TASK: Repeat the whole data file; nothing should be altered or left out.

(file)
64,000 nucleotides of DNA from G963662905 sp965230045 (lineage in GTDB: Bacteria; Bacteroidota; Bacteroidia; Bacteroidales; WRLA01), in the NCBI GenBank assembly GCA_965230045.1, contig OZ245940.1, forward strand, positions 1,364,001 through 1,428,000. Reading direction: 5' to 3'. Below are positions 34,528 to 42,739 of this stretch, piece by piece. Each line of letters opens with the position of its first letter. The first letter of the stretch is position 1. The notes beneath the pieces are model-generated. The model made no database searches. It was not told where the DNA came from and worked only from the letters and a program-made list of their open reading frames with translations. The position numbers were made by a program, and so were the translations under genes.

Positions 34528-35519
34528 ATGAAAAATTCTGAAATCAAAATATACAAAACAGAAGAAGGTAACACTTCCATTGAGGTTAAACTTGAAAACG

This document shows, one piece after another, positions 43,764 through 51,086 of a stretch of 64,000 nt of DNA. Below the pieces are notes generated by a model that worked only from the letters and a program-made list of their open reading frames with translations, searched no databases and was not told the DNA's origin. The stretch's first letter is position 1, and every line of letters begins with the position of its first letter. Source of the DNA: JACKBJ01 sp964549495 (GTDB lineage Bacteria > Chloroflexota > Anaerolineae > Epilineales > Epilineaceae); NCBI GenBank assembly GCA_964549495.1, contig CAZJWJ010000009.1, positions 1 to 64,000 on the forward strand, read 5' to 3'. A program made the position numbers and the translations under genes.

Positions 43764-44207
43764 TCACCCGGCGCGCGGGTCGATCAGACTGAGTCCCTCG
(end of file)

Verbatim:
64,000 nucleotides of DNA from G963662905 sp965230045 (lineage in GTDB: Bacteria; Bacteroidota; Bacteroidia; Bacteroidales; WRLA01), in the NCBI GenBank assembly GCA_965230045.1, contig OZ245940.1, forward strand, positions 1,364,001 through 1,428,000. Reading direction: 5' to 3'. Below are positions 34,528 to 42,739 of this stretch, piece by piece. Each line of letters opens with the position of its first letter. The first letter of the stretch is position 1. The notes beneath the pieces are model-generated. The model made no database searches. It was not told where the DNA came from and worked only from the letters and a program-made list of their open reading frames with translations. The position numbers were made by a program, and so were the translations under genes.

Positions 34528-35519
34528 ATGAAAAATTCTGAAATCAAAATATACAAAACAGAAGAAGGTAACACTTCCATTGAGGTTAAACTTGAAAACG

This document shows, one piece after another, positions 43,764 through 51,086 of a stretch of 64,000 nt of DNA. Below the pieces are notes generated by a model that worked only from the letters and a program-made list of their open reading frames with translations, searched no databases and was not told the DNA's origin. The stretch's first letter is position 1, and every line of letters begins with the position of its first letter. Source of the DNA: JACKBJ01 sp964549495 (GTDB lineage Bacteria > Chloroflexota > Anaerolineae > Epilineales > Epilineaceae); NCBI GenBank assembly GCA_964549495.1, contig CAZJWJ010000009.1, positions 1 to 64,000 on the forward strand, read 5' to 3'. A program made the position numbers and the translations under genes.

Positions 43764-44207
43764 TCACCCGGCGCGCGGGTCGATCAGACTGAGTCCCTCG